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Despite some challenges, Residence Life seeks to accommodate to students with physical disabilities

Making students comfortable is a multi-faceted process

Otterbein Residence Life has many ways to help students with physical disabilities, including collaborating with other departments to ensure that all students are comfortable living on campus.

Tracy Benner, Director of Residence Life, said that housing accommodations are available to students with diagnosed disabilities to ensure that they are comfortable. "It's really case by case trying to make sure that whatever they need as an accommodation is available." 

Benner also said that some accommodations are not available in every dormitory, so there are certain dorms that students with disabilities may not be able to live in. 

"For example, if you live in Mayne Hall on the fourth floor, and stairs are an issue, it's like well, we can't have you live in Mayne Hall on the fourth floor, because there's no way to get there without stairs," she said. "So that might mean that you have to live on the first floor, or that might mean if you're a male student, this year, that you wouldn't live in that building because we don't have everything everywhere."

When it comes to accommodations, Residence Life and Disability Services work closely to ensure that students who need housing are placed in the dorm that works best for them.

"Most accommodations are covered by the typical accommodations request form, so they get that, they work with their medical professional on filling that out, that gets sent to me, and then I send it to disability services for review," Benner said. "Disability services will talk with the student if they have questions about the form, or if they need more information, and then they'll give me a recommendation [on where the student will be placed]."

Benner will then look at what Residence Life has to offer, and afterward will reach back out to Disability Services to make sure the room is what the student is looking for. "Sometimes there's a little back-and-forth [with Disability Services] if the student says 'that's not what I wanted exactly.' Okay, well, let's get that clarified with Disability Services," she said. 

Students with disabilities are allowed to make temporary alterations to their dorm rooms. Whether that be a shower head replacement, a seat in a shower, or even allowing a student to supply their own bed, these are accommodations that Residence Life is able to make.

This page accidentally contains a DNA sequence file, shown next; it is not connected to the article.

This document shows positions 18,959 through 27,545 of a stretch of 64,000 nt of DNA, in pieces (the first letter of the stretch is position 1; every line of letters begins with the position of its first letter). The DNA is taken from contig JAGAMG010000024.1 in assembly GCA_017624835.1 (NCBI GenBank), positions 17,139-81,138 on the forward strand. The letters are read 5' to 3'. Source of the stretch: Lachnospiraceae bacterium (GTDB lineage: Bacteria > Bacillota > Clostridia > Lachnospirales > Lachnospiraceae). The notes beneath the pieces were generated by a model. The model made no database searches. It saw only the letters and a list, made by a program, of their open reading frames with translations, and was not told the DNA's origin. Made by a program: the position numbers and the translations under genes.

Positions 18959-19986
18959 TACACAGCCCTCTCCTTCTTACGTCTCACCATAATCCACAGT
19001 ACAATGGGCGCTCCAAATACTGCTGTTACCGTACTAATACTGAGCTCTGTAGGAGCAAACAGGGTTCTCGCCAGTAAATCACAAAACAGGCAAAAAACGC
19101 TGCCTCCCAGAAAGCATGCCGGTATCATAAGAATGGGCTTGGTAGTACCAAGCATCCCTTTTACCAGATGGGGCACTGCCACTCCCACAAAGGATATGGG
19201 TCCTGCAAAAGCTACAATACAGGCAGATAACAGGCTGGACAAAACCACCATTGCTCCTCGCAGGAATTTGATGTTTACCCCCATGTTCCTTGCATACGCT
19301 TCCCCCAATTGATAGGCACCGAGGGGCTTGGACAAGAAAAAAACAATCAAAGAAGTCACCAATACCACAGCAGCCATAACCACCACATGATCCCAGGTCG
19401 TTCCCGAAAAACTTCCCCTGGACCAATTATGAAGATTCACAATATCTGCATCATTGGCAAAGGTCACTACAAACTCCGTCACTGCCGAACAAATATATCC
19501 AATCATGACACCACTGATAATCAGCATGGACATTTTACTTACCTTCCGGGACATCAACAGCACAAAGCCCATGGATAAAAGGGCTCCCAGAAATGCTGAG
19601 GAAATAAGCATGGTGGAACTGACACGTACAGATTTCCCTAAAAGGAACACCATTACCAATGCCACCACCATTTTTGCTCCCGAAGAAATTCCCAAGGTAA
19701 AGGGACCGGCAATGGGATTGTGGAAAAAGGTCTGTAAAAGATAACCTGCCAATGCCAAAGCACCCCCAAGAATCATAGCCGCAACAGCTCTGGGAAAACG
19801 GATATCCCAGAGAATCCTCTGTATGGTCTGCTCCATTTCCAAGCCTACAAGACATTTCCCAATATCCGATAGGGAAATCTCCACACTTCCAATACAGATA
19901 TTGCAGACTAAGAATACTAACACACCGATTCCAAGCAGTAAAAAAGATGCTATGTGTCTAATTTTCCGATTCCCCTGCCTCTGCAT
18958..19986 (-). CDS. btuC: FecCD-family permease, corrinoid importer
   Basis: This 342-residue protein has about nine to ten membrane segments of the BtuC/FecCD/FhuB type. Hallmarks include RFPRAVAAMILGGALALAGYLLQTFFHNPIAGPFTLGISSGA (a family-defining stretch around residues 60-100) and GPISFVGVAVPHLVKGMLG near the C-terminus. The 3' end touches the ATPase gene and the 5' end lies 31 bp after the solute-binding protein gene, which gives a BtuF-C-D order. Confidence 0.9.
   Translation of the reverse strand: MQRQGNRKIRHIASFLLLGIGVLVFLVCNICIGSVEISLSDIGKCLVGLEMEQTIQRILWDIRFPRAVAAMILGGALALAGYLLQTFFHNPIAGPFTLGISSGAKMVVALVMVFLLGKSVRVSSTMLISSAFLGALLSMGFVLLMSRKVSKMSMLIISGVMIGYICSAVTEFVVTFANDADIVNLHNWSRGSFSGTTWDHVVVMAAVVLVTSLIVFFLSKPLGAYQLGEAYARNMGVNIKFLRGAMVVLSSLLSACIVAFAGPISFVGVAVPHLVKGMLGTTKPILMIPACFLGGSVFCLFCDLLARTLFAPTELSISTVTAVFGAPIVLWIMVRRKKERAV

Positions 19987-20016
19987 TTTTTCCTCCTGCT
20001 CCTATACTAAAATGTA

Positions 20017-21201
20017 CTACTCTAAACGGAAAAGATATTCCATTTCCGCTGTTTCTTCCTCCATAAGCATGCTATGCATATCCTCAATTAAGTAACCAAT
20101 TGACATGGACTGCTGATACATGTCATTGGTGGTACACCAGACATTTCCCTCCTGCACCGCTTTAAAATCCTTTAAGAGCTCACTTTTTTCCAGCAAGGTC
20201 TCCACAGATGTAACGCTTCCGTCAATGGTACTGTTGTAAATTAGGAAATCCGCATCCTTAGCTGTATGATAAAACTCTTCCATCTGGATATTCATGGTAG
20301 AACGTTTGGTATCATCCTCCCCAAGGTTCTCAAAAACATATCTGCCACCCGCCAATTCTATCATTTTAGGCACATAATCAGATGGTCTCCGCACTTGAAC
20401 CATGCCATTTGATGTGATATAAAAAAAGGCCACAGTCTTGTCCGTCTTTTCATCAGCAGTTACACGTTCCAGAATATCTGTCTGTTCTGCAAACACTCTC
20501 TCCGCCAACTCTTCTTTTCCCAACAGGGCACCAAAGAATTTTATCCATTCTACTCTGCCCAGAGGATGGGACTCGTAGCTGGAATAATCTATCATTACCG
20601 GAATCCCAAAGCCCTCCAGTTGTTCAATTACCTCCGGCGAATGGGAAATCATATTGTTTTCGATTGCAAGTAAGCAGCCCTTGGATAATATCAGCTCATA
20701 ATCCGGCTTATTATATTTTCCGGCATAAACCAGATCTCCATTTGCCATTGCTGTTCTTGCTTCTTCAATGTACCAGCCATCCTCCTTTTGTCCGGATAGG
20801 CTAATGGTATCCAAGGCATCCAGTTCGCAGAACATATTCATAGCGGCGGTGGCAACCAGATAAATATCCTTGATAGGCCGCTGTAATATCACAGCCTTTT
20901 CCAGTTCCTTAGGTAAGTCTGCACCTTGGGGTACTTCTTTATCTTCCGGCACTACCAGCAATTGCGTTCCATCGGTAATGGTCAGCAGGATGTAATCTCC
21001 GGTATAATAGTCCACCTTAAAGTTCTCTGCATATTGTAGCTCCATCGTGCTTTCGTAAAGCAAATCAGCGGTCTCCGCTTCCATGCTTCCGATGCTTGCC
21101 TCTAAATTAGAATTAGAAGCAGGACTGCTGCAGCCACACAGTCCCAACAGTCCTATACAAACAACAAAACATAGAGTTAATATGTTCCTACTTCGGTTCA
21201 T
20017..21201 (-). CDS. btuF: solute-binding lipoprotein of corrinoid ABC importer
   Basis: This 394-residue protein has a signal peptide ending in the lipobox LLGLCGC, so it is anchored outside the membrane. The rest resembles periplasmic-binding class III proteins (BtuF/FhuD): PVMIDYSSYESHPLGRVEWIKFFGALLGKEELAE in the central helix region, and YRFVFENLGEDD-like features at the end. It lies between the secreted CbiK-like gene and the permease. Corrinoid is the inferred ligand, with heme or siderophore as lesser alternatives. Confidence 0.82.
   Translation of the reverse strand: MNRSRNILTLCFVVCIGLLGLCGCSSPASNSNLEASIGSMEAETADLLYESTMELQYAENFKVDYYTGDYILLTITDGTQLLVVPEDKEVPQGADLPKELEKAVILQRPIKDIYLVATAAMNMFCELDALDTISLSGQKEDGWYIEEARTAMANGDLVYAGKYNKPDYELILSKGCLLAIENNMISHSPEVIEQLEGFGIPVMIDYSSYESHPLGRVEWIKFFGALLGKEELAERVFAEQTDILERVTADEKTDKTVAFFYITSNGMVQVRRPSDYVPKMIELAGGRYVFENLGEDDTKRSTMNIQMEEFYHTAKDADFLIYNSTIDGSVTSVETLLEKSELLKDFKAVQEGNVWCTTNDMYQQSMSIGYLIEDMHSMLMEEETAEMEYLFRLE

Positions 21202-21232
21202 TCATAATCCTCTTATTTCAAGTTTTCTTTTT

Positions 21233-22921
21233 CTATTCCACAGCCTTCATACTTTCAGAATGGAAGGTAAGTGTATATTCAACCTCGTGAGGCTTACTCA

"Sometimes there are times when we can alter something about a space[...]. I think about this one student who had back issues, and so we took the bed out of the room and they could bring in their own bed," Benner said. 

Resident assistants are another aspect of housing for disabled students. As student staff members of Residence Life, they make sure students feel like a part of a community in the dorm halls and help them feel comfortable living on campus. Benner said that while she hopes RAs know how to use inclusive language, it is up to the student with the disability to disclose their condition to the RAs if they wish.

"We won't require hall staff to be trained," Benner said. However, one year, RAs were trained to use EpiPens when a resident carried one. 

"It's all about really the person with a disability saying 'I'd like people to know this about me'. We don't say 'hey this person has a disability'," she said. "It's also that person's medical information, and it's up to them if they want to tell anybody." 

Benner also discussed the possibility of further renovations to the dorm halls. "I tend to think 'how can we make the facilities better in a way that everyone can just use, like the Hanby [Hall] ramp'," she said. "I think at the time when they were designing residence halls in the 1950s, they weren't thinking about [disabilities], they designed it for what they were thinking of what a college student would look like, and that's changed."

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